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A tale of two tariffs

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A tale of two tariffs

One was imposed on consumer tire imports from China. The other soon may be imposed on passenger tires imported from Thailand. Not surprisingly, the United Steelworkers union supports both.

The topic is, of course, tariffs. They affect everyone in the tire distribution chain, but no one more than the end user, who ultimately pays the price — literally — for added costs incurred by tire manufacturers.

Last year, President Barack Obama increased the tariff on passenger and light truck tires imported from China from 4% to 39%. In September, it will be reduced to 34%, and in September 2011, it will drop to 29%.

The president can revisit the decision, which he based on a recommendation from the United States Trade Representative, on his own this month. However, given that Chinese tire imports represent less than 1% of all domestic Chinese import dollars, he has no reason to change his mind at this point.

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The World Trade Organization (WTO) also is looking into the dispute because China appealed the president’s decision. After the appeals process has been exhausted, a WTO decision becomes final when its Dispute Settlement Body (DSB) adopts it.

“The (dispute settlement) panel process, like the U.S. court process, can take some time,” says Nefeterius McPherson, senior media affairs liaison for the Office of the U.S. Trade Representative.

“It is up to the particular panel. An indicative time would be around nine months, but it could be longer.” An appeal usually takes approximately 90 days once launched, he adds.

What if a member-country of the WTO decides not to abide by the DSB ruling? According to McPherson, the WTO rules provide for a compliance process, “which generally permits the complaining party to impose trade sanctions on the non-complying responding party up to an amount equivalent to the level of trade damage.”

From 2004 to 2008, domestic consumer tire imports from China increased 215% to 46 million units, prompting the United Steel, Paper and Forestry, Rubber, Manufacturing, Energy, Allied Industrial and Service Workers International Union (USW) to file the initial protest that successfully led to the tariffs.

Thailand is the union’s next target. Under the U.S. government’s Generalized System of Preferences (GSP), a specified number of passenger tires from Thailand can come into our country duty-free. When that maximum is reached, a 4% tariff is applied.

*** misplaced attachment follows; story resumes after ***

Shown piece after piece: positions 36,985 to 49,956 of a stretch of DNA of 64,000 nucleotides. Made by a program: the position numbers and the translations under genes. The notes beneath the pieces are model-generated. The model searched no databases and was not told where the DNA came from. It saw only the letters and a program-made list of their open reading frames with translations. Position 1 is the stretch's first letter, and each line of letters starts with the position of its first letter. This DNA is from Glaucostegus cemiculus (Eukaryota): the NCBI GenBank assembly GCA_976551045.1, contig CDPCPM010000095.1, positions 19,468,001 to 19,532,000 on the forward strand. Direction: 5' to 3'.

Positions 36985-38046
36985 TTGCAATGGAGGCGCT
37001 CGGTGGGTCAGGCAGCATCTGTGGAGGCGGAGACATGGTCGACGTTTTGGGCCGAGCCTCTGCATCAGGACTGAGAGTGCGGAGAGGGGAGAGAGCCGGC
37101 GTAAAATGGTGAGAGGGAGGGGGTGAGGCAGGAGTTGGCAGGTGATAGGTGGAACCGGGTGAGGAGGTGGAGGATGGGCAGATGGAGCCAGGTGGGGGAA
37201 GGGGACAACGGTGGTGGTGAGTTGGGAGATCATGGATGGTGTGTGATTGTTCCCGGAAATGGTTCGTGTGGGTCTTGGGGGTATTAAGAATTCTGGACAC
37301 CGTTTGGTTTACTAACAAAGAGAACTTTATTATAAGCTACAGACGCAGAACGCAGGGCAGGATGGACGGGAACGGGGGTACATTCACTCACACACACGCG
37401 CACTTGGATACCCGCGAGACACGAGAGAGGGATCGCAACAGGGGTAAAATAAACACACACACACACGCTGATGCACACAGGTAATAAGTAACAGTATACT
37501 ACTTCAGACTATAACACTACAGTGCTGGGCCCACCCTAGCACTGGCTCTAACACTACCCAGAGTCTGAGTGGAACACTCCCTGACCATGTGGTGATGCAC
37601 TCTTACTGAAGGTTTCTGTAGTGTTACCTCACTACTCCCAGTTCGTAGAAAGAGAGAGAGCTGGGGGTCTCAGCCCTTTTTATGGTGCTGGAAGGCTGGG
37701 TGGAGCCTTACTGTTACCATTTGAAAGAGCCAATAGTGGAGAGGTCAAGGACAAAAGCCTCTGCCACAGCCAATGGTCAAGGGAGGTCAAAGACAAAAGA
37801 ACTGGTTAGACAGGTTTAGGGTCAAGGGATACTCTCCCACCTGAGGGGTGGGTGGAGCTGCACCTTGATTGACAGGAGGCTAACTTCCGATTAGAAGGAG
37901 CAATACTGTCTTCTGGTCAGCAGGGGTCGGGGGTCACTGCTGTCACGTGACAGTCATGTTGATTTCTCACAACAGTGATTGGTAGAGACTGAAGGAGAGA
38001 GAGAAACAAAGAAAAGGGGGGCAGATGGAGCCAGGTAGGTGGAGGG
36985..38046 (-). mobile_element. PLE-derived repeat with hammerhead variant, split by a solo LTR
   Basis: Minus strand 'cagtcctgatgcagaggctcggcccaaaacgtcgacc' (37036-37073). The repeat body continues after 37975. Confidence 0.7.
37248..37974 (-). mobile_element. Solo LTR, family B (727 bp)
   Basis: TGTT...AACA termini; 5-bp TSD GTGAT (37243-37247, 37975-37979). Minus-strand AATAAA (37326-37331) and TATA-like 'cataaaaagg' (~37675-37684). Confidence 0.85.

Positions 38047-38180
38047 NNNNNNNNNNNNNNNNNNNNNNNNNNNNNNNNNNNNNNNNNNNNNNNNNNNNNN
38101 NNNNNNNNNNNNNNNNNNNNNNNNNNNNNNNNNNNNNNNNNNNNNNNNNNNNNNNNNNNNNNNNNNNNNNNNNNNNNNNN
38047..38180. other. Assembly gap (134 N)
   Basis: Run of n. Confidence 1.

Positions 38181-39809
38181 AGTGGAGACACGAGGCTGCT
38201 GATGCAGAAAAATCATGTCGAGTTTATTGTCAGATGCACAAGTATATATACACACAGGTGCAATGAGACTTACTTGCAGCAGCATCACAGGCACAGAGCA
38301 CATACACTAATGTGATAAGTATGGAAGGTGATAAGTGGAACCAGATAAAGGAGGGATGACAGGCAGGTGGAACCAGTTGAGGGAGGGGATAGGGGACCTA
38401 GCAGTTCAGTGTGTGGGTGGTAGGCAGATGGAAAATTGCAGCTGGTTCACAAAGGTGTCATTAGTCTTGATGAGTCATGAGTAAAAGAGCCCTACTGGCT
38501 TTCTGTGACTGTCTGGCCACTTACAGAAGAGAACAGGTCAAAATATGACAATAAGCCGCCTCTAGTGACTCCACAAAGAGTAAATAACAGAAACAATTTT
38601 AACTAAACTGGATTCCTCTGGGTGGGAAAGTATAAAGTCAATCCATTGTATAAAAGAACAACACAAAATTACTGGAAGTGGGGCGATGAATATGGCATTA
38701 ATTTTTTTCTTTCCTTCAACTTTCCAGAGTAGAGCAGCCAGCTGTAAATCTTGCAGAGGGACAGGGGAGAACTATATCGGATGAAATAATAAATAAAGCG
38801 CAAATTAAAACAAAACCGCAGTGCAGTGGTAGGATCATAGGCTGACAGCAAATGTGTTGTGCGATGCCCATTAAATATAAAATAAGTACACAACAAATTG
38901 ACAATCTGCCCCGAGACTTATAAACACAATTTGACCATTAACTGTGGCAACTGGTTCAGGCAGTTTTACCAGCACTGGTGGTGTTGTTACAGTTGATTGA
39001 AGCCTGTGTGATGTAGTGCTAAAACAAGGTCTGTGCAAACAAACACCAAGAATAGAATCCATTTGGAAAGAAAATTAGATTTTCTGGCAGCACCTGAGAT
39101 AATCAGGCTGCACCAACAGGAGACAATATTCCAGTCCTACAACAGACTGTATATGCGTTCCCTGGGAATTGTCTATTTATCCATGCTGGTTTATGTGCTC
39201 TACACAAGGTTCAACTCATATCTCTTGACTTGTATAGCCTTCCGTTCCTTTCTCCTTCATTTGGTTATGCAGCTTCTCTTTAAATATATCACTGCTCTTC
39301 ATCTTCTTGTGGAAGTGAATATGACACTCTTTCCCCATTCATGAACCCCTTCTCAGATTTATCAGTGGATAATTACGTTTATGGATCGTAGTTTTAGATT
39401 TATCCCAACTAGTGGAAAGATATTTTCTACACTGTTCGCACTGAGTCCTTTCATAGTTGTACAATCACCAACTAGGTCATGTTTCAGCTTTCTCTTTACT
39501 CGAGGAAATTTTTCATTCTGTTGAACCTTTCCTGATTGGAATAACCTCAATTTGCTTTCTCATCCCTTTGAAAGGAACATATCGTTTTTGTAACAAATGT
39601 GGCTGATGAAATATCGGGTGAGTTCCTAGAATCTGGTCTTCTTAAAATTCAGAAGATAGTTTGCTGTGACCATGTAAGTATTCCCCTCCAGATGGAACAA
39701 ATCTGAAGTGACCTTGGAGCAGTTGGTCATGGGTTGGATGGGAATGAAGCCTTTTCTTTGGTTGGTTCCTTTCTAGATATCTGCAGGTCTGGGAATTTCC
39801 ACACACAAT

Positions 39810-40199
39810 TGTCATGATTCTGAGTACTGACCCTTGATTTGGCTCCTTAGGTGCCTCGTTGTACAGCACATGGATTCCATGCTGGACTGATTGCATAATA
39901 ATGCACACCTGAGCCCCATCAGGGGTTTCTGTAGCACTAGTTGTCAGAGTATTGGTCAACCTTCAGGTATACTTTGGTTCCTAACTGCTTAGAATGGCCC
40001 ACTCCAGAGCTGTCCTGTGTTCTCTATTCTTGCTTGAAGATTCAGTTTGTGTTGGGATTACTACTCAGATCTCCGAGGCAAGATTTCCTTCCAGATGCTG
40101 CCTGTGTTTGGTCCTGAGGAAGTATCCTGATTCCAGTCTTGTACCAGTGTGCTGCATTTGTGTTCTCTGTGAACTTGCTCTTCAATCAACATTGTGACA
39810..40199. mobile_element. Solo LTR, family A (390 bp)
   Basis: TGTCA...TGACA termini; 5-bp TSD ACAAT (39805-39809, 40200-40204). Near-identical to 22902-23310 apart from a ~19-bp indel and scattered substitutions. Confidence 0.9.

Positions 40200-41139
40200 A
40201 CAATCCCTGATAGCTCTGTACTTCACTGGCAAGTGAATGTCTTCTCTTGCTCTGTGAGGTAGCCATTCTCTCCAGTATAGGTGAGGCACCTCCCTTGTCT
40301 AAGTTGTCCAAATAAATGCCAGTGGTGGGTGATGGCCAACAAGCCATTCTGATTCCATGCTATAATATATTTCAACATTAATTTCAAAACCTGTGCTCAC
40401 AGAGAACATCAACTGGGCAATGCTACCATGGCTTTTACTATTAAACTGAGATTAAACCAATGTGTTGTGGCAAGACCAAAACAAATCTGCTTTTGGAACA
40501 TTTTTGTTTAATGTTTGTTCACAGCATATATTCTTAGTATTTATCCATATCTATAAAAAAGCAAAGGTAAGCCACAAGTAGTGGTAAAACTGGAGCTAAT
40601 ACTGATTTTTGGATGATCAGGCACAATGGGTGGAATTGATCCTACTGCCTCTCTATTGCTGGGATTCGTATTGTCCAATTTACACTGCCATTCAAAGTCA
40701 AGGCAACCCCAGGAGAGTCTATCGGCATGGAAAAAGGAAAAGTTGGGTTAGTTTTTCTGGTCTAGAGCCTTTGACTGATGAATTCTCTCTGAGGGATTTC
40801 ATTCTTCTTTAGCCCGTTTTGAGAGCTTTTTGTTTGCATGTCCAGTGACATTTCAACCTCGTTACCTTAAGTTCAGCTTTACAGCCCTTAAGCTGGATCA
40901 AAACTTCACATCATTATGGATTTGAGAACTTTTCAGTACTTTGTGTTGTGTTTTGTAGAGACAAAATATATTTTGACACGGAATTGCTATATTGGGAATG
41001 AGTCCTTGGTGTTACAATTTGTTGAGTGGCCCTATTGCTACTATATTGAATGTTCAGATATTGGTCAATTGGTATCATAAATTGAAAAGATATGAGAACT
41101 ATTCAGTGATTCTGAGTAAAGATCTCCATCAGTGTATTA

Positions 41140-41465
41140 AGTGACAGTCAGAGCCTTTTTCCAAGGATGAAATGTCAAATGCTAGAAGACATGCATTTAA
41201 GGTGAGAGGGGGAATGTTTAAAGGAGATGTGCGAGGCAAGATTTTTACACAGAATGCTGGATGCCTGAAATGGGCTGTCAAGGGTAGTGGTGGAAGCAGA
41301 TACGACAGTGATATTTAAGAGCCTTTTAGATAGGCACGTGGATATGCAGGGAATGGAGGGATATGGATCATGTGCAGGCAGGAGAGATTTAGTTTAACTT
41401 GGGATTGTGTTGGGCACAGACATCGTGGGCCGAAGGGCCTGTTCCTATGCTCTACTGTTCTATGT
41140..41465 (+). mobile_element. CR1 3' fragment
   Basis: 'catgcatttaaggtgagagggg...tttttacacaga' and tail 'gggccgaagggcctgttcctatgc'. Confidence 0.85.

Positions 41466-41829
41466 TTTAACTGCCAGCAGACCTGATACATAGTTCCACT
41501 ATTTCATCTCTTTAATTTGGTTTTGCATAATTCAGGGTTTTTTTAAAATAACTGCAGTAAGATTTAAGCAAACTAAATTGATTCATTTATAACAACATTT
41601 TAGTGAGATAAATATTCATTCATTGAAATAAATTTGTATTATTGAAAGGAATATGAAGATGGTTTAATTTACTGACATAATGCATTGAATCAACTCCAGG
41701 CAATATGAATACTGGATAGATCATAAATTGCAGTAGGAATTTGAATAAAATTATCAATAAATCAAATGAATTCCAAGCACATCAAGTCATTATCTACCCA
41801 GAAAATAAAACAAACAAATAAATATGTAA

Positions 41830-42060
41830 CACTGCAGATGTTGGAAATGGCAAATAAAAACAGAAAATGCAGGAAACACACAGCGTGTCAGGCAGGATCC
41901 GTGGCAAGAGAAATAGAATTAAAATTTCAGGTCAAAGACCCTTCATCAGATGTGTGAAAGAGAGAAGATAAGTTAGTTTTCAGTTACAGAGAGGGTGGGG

Passenger and light truck tires from Thailand also have been on the rise for years. They increased 852% from 2004-2008. They also increased another 7.5% in 2009, no doubt in part because of the drop in Chinese imports. But the total number of units from Thailand — 3.7 million passenger tires and 600,000 light truck tires — hardly can be described as a market disruption.

Two companies, Bridgestone Americas Tire Operations LLC and Sumitomo Rubber Industries Ltd. (through its Thailand subsidiary), have petitioned the GSP Subcommittee to grant them waivers of “the competitive need limit” for passenger tire imports from Thailand.

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Bridgestone claims the addition of the 4% tariff likely would compel it to “reconsider its global sourcing patterns for the U.S. market, including a possible shift to other source countries.” In addition, terminating GSP benefits for Thai-origin radial passenger tires also would serve “to penalize the Thai industry for U.S. market conditions that it did not create.” Sumitomo Rubber (Thailand) Co. Ltd. makes the same claims.

The USW is contesting the exemptions with the same vigor that it supported the tariffs on Chinese tire imports.

“We certainly did not bring that petition so that companies could then seek waivers under the GSP system to avoid the special safeguard remedy and undermine its effect,” wrote Linda Andros, the union’s legislative council, in her remarks to the subcommittee.

The union says the 4% tariff will amount to only $1.76 per tire in additional costs.

Bridgestone says the dramatic decline in consumer imports from China already has led to price increases on passenger tires in the U.S. “These price increases likely raised import values for supplier countries other than China to levels higher than they otherwise would have reached.” (Bridgestone took a neutral position on the Chinese tire tariff petition by the USW.)

Under federal law, the president can grant or deny requested competitive need limits. So this decision, too, is up to him.

Hopefully, he will not make the same mistake he initially made with Chinese imports. One of these days, he is going to side with the consumer.   ■

If you have any questions or comments, please e-mail me at bob.ulrich@bobit.com.

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